Updated: May 19, 2020
Strange, unprecedented. It seems like a given to include these two terms to describe the “new normal” under C-19 Lockdown. The long-term impact of huge sections of the economy coming to a halt, or at least the very least to a crawl, remain uncertain. Craft breweries are, by nature and definition, independent and smaller-scale businesses. The economic and societal impact of C-19 has seen craft breweries attempting to navigate these choppy waters to protect, and retain a business model based around rapid turnaround production and distribution.
Despite an uplift in supermarket sales (the craft provision largely sourced from the UK's larger breweries) and online orders, the ecosystem of craft beer relies heavily on direct-to-consumer taproom sales, keg and cask lines pushed through pubs, and a network of “bottle shops”. Industry body SIBA reported the devastating effects of the current lockdown, with an 82% decline in beer sales since the outbreak of Covid-19. Even more alarmingly, in the survey of 282 UK breweries, 65% of breweries were reported as stopping production altogether.
The wider prospects for the craft beer sector post-lockdown is a subject for another blog on another day. In the meantime, keep an eye on the #NationalTimeOut campaign which has been launched by the Hospitality Union. The campaign is putting pressure on the Government to act to help protect millions of livelihoods and jobs in the hospitality sector, including craft beer.
In the midst of this eerie and disorienting disruption to “everyday life” has emerged a renewed appreciation of the concept of community and the need to support the most vulnerable in society. A network of mutual aid organisations up and down the country has organically mobilised to support individuals isolating or isolated in their communities. Frontline NHS and care workers have received an unprecedented level of appreciation as they face incredible work pressures and their own vulnerabilities to the virus, to treat the ill and protect lives.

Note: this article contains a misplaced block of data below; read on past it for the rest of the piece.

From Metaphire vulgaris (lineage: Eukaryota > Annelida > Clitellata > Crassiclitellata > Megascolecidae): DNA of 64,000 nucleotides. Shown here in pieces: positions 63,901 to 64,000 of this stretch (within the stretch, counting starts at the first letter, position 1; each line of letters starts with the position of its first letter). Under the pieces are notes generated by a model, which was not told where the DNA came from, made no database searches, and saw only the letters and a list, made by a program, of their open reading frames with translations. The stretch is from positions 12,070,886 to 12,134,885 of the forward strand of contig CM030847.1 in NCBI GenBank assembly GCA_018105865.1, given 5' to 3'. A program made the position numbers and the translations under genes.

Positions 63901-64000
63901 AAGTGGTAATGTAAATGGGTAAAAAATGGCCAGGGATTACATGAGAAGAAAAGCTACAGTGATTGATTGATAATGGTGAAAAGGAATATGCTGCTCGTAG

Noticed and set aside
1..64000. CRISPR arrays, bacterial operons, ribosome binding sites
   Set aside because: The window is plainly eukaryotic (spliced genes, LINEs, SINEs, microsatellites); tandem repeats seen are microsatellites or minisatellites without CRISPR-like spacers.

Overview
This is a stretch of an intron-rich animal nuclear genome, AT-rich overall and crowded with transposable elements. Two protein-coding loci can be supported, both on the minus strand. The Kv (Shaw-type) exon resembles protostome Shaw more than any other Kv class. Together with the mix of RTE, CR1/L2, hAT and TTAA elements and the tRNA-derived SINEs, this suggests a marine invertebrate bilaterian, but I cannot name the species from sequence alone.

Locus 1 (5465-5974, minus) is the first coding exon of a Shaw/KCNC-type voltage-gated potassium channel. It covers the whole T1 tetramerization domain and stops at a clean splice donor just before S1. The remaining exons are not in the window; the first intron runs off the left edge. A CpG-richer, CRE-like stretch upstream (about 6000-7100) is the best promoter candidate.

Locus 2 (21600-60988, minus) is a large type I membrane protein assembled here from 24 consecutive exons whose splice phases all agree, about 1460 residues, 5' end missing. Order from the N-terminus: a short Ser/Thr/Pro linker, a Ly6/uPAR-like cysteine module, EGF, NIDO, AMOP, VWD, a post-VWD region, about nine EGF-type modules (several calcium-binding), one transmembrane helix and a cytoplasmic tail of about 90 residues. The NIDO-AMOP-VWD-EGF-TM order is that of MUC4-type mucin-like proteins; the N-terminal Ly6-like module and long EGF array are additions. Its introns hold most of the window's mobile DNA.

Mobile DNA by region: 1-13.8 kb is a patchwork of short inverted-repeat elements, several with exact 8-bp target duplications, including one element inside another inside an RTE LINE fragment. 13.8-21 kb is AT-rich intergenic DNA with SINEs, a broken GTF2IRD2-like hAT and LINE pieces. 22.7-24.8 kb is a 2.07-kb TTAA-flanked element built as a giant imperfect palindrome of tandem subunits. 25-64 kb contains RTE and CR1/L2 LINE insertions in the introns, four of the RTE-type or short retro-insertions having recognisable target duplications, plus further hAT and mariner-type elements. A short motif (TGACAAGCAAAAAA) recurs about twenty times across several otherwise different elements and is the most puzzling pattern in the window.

It is in the midst of these encouraging and uplifting signs of recognition for frontline workers and mobilising of communities, that the craft beer sector has stepped up to contribute in whichever way it can. So, here’s where we celebrate this collective effort from breweries and craft beer lovers across the country to help fight C-19 and support key health workers.
Brewdog get their hands clean
Craft beer giant Brewdog were early-movers in utilising their huge distillery capacity in March to produce hand sanitiser for frontline health and care workers. To date, the Scottish brewery has delivered an immense 50,000 units to the NHS and local charities.
Paying it forward
Highlighting the collective power of the craft beer industry, 'Buy the NHS a Pint' is a beautifully simple idea: to get a drink into the hands of someone who’s really earned it – our NHS staff. Initiated by Gipsy Hill Brewing, a small group of breweries is coming together to geographically represent the country and show support for NHS staff in a post-pandemic world. The idea is that NHS workers can enjoy a beer from a pre-paid 'tab' at participating brewery taprooms, once lockdown is over.
Kudos to all the breweries taking part: Fyne Ales (Scotland), Wylam (North East), Cloudwater (North West), North Brewing Co (Yorkshire), Verdant, Left Handed Giant and Deya (South West), Duration (East Anglia), Gipsy Hill (South West) and Boundary (Northern Ireland).
Glasgow based craft brewer Brewgooder has a mission to channel profits into supporting water projects in Africa. In another “pay it forward” initiative to support NHS staff during the pandemic, the company is offering the opportunity for you to gift a “one on us” Clean Water Lager 4 pack and a message of support for an NHS employee.
In a genuine gesture of faith, Northern Monk invited the beer community to support NHS workers by gifting four packs of their signature Faith hazy pale ale. No ID, no proof of status, just an unbridled belief in a responsibility from the craft beer community to “do the right thing”. There was a swift uptake on the initial 5,000 free cans, but you still order a 12-pack of Faith from the Northern Monk online store and they’re donating £3 per pack purchased to the NHS
Tribute to Florence
Craft stalwarts Thornbridge took the NHS homage and ran with it, creating a new session IPA, Florence, in a nod to Florence Nightingale, an iconic and timeless symbol of modern nursing and one time resident of the brewery's home county of Derbyshire.
Brewery co-founder and owner Simon Webster explains the motives behind the new beer:
“Those working for the NHS at this time are doing such an incredible job and we wanted to find a way to support them. What better way than to brew a beer to honour them and donate all profits to NHS Charities Together.”
It goes without saying that we need to support our local craft breweries in these turbulent times, but in helping these small businesses we can also show our appreciation and back our frontline NHS and care workers too.
If you're interested in the culture and community of craft beer we think you might enjoy our book - 'Brand Crafted'